PHASE I: Determine feasibility and design a concept for a multi-static active and passive modeling and simulation tool for ASW systems.

PHASE II: Develop, demonstrate and validate the concept that was designed in Phase I.

PHASE III: Complete testing and transition tool to the applicable platforms.

PRIVATE SECTOR COMMERCIAL POTENTIAL/DUAL-USE APPLICATIONS: The system could be used commercially to quickly model the ocean environment using sound speed and ambient noise measurements to enhance marine mammal mitigation and detection and tracking of fish.

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2. U.S. Naval Air Development Center. (1965). Lecture Notes on Underwater Acoustics (Air Warfare Research Department Report No. NADC-WR-6509). Johnsville, PA: Bartberger, C.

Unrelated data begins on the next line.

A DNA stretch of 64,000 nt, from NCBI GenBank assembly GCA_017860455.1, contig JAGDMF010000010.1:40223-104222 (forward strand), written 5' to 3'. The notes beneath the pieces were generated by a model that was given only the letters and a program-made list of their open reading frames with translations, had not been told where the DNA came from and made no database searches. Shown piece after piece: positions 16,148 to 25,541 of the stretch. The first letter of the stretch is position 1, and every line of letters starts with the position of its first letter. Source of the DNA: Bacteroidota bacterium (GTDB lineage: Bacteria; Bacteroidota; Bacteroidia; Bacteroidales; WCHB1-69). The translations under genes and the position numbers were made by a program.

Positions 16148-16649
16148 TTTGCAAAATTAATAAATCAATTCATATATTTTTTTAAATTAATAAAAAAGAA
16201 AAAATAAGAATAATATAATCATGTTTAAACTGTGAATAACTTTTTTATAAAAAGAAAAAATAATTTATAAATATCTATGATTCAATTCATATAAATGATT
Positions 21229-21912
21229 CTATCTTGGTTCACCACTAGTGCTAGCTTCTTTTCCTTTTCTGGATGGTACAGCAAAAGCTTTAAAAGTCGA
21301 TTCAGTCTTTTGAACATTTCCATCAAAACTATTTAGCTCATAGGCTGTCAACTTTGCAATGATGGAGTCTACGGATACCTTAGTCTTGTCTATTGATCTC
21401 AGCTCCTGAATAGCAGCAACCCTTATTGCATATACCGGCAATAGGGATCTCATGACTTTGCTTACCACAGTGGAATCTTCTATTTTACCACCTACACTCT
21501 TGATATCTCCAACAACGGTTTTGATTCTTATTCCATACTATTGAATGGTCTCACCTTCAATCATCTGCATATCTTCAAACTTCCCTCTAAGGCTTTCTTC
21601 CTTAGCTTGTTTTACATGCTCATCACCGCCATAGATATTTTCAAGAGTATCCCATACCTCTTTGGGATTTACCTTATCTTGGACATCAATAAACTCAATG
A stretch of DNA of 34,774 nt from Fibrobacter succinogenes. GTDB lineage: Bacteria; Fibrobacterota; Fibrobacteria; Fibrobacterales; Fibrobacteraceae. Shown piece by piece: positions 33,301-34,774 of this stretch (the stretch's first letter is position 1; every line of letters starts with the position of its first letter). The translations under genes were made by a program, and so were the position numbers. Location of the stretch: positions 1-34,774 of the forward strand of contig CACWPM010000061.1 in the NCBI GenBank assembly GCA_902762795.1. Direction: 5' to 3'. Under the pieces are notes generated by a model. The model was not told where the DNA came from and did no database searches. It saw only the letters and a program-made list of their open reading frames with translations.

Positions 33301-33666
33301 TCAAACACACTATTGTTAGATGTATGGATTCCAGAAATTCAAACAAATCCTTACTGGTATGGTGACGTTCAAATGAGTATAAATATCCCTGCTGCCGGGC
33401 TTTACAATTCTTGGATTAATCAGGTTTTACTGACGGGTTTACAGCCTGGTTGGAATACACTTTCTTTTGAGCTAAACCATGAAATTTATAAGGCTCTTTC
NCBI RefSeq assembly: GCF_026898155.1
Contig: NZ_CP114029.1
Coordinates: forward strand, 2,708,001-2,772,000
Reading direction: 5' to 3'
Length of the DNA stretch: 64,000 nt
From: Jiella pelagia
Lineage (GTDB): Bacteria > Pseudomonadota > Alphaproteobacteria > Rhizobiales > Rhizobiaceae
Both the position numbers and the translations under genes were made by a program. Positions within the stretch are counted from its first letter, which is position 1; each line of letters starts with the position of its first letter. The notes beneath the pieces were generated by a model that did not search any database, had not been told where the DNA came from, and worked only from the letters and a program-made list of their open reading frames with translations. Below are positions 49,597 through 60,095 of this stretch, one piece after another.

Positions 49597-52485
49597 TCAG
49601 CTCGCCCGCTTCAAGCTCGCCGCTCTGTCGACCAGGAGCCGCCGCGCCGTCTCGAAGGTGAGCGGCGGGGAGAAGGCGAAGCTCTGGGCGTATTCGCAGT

3. Tolstoy, I., & Clay, C. (1987). Ocean Acoustics: Theory and Experiment in Underwater Sound. Acoustical Society of America.

4. Horton, J. W. (1959). Fundamentals of Sonar (2nd ed.). Annapolis: United States Naval Institute Press.

5. Horton, C.W. (1969). Signal Processing of Underwater Acoustic Waves (1st ed.) U. S. Government Printing Office.

6. Burdic, W.S. (2002) Underwater Acoustics System Analysis (2nd ed.). Los Altos: Peninsula Publishing.

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KEYWORDS: Simulation; Modeling; Asw; Sonobuoy; Acoustic Propagation; Acoustic Detection